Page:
Paper by David Karpf: “Many e-government initiatives start with promise, but end up either as digital “ghost towns” or as a venue exploited by organized interests. The problem with these initiatives is rooted in a set of common misunderstandings about the structure of citizen interest in public participation – simply put, the Internet does not create public interest, it reveals public interest. Public interest can be high or low, and governmental initiatives can be polarized or non-polarized. The paper discusses two common pitfalls (“the Field of Dreams Fallacy” and “Blessed are the Organized”) that demand alternate design choices and modified expectations. By treating public interest and public polarization as variables, the paper develops a typology of appropriate e-government initiatives that can help identify the boundary conditions for transformative digital engagement….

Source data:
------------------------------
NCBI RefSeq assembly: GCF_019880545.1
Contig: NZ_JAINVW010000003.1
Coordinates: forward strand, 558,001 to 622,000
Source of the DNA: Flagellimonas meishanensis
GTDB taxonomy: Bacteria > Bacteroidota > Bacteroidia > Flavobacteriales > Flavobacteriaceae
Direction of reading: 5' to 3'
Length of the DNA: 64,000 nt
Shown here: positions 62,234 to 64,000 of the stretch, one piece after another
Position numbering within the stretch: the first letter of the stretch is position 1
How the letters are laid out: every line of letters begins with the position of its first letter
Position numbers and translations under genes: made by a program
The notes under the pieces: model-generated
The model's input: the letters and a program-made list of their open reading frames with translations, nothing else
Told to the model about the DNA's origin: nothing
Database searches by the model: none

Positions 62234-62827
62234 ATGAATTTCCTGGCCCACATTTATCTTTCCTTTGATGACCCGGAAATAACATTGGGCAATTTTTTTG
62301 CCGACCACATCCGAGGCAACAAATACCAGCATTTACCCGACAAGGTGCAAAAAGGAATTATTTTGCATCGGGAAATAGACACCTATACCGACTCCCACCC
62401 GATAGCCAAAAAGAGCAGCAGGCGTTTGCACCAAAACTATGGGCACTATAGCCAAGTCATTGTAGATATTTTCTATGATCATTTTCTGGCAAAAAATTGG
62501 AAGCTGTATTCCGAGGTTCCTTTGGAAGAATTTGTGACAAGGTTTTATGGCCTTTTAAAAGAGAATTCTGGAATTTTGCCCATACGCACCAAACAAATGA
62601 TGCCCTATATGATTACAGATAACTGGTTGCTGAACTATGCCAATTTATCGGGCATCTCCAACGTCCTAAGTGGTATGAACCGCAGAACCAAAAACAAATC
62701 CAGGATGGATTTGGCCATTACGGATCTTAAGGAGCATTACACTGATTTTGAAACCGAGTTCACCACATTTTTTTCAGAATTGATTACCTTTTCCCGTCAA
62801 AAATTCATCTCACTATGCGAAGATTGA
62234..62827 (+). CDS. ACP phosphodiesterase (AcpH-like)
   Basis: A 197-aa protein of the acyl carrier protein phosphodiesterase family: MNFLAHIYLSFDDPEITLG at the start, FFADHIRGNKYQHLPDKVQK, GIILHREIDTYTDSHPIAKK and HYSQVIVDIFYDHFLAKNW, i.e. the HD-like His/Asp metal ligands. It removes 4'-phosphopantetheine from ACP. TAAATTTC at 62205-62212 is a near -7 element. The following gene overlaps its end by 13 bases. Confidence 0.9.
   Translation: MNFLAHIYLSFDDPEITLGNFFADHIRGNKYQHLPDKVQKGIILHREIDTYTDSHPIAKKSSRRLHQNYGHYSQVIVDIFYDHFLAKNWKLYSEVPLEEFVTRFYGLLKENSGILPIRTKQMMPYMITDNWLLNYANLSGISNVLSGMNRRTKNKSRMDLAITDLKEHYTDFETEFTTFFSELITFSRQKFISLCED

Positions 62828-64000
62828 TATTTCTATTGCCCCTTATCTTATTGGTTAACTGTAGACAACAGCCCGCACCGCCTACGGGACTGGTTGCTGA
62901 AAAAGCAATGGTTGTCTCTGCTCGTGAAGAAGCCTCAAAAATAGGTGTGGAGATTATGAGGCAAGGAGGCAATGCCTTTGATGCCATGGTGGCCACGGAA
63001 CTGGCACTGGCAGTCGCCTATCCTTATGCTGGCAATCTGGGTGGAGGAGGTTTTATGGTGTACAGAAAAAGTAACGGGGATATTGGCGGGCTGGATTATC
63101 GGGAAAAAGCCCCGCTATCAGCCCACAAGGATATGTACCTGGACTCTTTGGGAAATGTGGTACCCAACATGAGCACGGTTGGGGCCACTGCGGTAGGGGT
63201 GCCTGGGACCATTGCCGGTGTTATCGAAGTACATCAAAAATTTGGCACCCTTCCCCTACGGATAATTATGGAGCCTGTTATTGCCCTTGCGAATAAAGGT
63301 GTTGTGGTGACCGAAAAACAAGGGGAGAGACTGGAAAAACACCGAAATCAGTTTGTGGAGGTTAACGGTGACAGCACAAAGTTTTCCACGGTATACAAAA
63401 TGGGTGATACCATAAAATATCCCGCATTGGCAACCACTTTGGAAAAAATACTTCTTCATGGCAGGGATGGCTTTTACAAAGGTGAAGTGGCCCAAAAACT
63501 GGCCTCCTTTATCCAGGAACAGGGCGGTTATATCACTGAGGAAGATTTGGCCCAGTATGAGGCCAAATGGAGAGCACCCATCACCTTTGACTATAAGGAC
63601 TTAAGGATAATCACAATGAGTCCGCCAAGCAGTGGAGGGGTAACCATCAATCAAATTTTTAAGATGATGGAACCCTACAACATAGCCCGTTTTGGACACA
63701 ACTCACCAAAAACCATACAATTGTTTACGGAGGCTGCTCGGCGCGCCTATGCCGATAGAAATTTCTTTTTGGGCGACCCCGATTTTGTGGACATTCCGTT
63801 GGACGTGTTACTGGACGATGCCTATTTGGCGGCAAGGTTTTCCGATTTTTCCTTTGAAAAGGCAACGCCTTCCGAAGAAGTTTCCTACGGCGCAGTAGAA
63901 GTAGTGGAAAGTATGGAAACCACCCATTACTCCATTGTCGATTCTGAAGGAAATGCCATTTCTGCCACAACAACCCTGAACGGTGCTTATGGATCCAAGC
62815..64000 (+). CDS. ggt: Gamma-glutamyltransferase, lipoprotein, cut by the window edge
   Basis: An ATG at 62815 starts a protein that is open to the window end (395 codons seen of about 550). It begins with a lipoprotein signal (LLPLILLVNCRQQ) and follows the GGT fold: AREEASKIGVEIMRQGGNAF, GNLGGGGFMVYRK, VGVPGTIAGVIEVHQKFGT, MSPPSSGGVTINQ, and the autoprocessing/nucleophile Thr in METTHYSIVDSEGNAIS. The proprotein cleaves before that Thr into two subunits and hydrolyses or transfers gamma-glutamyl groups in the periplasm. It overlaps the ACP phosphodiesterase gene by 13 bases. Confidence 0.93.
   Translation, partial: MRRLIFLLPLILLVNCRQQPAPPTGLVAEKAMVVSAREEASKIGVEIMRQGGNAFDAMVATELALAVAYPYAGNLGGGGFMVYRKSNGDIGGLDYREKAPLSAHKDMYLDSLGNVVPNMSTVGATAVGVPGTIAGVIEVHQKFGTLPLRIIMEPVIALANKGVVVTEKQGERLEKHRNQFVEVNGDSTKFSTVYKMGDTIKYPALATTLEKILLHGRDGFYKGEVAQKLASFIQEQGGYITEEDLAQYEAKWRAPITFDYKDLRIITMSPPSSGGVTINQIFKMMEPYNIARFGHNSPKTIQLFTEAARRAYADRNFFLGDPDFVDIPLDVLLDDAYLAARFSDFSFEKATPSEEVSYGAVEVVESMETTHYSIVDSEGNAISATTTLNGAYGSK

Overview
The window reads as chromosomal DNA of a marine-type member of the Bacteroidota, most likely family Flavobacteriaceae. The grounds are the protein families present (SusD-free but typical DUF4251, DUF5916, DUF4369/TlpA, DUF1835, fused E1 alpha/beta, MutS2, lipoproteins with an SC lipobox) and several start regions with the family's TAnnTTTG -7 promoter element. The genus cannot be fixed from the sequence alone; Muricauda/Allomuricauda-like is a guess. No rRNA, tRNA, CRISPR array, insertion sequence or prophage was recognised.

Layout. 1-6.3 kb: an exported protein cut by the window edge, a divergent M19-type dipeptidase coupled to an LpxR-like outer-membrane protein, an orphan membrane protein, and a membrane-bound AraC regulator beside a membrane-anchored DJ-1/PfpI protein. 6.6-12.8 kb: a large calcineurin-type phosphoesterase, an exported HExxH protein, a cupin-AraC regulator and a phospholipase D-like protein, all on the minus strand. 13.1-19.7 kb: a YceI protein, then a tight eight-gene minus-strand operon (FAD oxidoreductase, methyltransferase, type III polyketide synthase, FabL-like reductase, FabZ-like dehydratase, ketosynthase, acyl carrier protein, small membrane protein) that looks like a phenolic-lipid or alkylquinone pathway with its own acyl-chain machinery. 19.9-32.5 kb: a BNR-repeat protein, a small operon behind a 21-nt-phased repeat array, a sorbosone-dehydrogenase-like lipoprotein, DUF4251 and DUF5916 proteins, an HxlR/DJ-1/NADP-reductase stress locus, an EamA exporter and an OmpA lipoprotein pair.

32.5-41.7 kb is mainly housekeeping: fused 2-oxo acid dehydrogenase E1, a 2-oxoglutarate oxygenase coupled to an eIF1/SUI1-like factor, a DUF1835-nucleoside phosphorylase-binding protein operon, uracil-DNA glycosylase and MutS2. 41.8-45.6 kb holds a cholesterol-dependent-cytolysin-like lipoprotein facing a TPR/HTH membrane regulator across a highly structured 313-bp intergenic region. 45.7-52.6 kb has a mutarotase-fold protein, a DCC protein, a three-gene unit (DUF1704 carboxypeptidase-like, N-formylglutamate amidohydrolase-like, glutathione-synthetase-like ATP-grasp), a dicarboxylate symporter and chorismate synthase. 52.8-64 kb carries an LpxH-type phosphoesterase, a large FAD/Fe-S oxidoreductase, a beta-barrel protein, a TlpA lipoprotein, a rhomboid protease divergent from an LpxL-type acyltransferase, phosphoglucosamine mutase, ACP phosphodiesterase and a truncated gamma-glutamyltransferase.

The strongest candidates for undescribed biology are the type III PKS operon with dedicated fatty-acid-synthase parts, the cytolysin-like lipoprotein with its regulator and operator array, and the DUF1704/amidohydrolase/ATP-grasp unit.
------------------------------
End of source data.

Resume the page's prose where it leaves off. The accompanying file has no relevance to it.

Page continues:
Figure 1: Typology of Appropriate E-government Projects”